The McMillan TAC-50 rifle is rightly considered the epitome of small arms that has revived interest in anti-material rifles. At least this statement is exactly true for the United States. In America, the rifle was adopted in 2000, and since then it has been actively used by the American armed forces. According to experts, the large-caliber 12.7-mm rifle impressed the military of many countries of the world with its accuracy. Today, this model is in service with the Marine Corps and the special operations forces of the US Navy, as well as special forces and the military of Canada, France, Turkey, Israel and other countries of the world.
For some time, anti-material rifles experienced a decline in their development, as the niche of their use was reduced, which, in fact, was reduced to the defeat of light vehicles vulnerable to .50 BMG ammunition. In this regard, the McMillan rifle was able to again attract the attention of the US military, offering the shooter a high level of versatility. The rifle is equally good at striking objects of military infrastructure, lightly armored targets, but, more importantly, it is effective against single human targets at long and ultra-long distances. With the help of this rifle, you can hit the command staff of the enemy at a great distance. Fortunately, the TAC-50 rifle combines a high effective firing range with good stopping and penetrating action and high accuracy, which is characteristic of the best examples of military sniper weapons.
The history of the creation of the McMillan TAC-50 rifle
We can say that all modern large-caliber sniper rifles grew out of the first anti-tank rifles, the development of which began at the end of the First World War. An example is the German Mauser T-Gewehr rifle of 1918, which could hit the armor of British Mark IV tanks. During the Second World War, anti-tank guns, which were real anti-material weapons, flourished especially rapidly. The best examples of such weapons were the Soviet PTRD of the 1941 model and the British Boys anti-tank rifle. These models made it possible to fight against light tanks of Germany and light wheeled-tracked armored vehicles of the enemy.
After the end of World War II, interest in anti-material rifles dropped worldwide. Large-caliber sniper rifles were created, but they were not as massive and in demand as before. The designers of a small American company McMillan tried to reverse this trend in 1996. The development of a new rifle began in the second half of the 1980s and continued with varying success until the 2000 year. Released seven years after the introduction of the powerful but relatively inaccurate M107 sniper rifle, the TAC-50 rifle was an anti-material weapon that could be used as a long-range sniper rifle.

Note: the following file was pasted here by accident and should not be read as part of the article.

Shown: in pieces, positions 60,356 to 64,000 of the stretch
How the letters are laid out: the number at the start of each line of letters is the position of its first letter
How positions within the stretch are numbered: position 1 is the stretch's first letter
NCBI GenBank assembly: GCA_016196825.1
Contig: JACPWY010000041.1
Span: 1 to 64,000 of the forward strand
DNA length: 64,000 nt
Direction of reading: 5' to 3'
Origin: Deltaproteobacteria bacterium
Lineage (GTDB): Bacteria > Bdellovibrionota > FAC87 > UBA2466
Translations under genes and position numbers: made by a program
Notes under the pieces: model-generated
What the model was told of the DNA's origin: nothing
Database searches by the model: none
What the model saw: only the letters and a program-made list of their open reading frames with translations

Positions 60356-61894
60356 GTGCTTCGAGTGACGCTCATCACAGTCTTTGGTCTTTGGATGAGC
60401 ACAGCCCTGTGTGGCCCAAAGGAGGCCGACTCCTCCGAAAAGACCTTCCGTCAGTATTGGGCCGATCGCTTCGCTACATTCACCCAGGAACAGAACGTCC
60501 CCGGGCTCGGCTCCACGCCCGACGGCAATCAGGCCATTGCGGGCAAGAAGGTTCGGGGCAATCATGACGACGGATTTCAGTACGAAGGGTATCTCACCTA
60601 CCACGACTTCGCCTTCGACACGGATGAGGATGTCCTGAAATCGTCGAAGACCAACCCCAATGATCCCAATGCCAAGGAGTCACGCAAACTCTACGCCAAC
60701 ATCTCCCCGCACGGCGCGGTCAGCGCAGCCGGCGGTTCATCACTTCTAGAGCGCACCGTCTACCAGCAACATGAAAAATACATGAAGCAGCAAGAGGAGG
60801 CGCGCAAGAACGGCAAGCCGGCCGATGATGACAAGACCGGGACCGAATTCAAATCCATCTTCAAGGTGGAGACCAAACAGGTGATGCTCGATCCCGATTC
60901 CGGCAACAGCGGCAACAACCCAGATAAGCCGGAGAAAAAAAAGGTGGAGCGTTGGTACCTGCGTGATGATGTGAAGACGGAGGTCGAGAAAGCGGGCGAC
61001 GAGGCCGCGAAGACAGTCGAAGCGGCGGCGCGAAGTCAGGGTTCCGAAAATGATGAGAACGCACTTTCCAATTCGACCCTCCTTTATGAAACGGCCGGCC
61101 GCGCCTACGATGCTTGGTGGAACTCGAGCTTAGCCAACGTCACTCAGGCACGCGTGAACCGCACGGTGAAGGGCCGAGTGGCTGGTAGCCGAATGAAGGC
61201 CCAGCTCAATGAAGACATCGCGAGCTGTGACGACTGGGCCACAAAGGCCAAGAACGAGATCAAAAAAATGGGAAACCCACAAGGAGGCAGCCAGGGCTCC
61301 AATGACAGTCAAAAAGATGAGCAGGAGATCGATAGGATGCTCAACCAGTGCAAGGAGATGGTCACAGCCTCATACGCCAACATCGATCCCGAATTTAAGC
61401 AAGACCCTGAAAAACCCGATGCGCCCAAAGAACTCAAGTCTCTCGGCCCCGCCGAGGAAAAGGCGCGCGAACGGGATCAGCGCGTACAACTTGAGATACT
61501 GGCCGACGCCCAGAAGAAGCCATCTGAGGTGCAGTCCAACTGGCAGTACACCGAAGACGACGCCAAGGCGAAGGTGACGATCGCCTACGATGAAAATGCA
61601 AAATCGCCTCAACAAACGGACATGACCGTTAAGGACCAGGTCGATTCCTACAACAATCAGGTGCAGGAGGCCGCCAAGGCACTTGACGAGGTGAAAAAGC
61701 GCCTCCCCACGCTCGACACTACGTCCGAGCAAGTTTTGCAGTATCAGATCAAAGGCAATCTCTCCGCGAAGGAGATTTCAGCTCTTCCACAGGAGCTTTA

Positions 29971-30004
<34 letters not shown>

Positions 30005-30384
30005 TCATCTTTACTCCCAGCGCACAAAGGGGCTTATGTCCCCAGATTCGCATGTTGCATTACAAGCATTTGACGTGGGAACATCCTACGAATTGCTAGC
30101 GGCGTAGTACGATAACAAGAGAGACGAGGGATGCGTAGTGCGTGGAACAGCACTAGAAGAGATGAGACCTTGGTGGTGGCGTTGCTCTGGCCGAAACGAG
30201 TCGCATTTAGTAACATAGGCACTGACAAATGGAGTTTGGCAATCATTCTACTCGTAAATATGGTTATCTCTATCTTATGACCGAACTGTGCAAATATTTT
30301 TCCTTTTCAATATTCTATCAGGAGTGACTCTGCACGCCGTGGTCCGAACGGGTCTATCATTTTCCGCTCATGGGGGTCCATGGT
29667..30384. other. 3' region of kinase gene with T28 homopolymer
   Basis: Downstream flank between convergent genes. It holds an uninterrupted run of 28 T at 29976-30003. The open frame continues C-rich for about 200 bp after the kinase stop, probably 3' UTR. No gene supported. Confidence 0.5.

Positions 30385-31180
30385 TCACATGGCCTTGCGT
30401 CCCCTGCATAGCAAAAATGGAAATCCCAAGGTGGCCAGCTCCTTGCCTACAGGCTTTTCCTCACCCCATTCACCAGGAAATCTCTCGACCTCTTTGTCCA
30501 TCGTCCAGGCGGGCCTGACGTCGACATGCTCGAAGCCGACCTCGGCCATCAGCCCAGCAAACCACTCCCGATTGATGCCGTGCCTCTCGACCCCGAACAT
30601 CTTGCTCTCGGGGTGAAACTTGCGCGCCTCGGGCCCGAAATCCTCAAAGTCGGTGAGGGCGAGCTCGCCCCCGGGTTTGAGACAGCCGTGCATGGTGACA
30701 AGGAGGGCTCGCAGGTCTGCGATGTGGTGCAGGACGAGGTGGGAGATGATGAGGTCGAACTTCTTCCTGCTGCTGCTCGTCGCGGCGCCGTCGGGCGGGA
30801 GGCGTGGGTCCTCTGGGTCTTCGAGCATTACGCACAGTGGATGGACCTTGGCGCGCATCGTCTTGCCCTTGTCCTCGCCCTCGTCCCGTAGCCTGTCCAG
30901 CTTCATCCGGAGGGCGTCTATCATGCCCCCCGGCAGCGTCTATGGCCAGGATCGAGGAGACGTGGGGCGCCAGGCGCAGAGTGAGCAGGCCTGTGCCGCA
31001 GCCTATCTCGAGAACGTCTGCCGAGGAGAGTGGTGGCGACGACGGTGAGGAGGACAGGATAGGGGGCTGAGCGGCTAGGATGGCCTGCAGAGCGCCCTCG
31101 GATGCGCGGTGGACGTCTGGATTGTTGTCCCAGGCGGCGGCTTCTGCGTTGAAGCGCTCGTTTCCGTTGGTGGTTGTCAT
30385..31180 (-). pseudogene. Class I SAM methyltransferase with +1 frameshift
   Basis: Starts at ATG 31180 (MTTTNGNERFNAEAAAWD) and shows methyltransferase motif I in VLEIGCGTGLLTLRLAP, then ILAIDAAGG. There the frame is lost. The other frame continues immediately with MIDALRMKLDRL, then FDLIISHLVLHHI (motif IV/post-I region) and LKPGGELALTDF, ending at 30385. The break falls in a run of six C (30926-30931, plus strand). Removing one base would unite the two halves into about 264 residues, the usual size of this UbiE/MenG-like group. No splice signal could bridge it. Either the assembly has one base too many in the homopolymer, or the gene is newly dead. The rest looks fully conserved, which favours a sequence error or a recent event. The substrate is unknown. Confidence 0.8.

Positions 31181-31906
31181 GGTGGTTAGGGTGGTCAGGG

US Navy commando with McMillan TAC-50 rifle
In 2000, the rifle was put into service. Simultaneously with the start of operation, the serial production of the model began, which continues today. The rifle is still mass-produced, and even ordinary citizens can purchase this weapon on the American market. Sale of the McMillan TAC-50 rifle is allowed in all states except California. However, the purchase will not be cheap. For the purchase of one of the best large-caliber sniper rifles, those who wish will have to shell out at least $ 11,999 from their pockets. We are talking about the updated TAC-50C model, built on the Cadex Dual Strike chassis (stock). In this case, the shooter will have to pay additionally for a sniper scope and a body kit. In turn, the rifle’s lifetime warranty is a nice bonus.
Technical features of the McMillan TAC-50 anti-material rifle
McMillan TAC-50 is a classic large-caliber sniper rifle chambered for the NATO cartridge 12.7×99 mm. Technically, the model is a bolt action rifle. The rifle is powered by a magazine, carried out from box magazines, designed for 5 rounds. The manufacturer sells weapons without sniper scopes. At the same time, the presence of Picatinny rails allows you to install various modern sights and bipods on the rifle. For example, the standard scope for the Canadian Armed Forces TAC-50 rifles is the 16x scope.